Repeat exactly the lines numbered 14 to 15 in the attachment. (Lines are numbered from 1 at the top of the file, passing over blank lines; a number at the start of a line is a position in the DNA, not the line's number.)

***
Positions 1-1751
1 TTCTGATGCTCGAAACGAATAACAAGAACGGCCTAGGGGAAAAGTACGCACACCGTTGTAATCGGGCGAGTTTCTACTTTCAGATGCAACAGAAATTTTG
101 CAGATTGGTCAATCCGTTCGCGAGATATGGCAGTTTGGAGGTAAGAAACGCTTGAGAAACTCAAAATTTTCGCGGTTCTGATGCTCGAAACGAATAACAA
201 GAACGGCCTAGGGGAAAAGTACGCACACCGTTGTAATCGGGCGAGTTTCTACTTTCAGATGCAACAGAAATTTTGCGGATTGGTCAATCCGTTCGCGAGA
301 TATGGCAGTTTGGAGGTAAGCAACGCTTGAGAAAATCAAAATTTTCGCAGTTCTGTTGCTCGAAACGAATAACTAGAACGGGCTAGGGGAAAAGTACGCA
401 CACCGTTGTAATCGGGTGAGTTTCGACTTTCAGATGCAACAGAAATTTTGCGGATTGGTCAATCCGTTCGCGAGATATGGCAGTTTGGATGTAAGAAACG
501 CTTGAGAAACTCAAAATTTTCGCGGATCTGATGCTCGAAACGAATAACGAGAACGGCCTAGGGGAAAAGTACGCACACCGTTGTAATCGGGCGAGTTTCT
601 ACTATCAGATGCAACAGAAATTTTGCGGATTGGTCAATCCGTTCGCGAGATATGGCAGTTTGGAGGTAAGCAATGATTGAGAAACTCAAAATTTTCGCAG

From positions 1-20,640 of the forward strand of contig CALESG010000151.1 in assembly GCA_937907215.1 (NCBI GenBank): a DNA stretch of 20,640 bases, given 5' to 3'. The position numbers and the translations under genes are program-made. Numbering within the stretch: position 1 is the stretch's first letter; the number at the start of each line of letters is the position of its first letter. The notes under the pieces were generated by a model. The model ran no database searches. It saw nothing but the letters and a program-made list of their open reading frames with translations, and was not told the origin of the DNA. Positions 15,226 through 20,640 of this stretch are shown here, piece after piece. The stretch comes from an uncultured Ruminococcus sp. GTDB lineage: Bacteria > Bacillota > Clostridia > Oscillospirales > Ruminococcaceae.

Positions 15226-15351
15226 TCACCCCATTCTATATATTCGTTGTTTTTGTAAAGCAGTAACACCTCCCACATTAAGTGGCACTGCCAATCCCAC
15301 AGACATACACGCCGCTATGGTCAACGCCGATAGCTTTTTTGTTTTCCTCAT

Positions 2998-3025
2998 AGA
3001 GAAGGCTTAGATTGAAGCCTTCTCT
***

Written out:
2998 AGA
3001 GAAGGCTTAGATTGAAGCCTTCTCT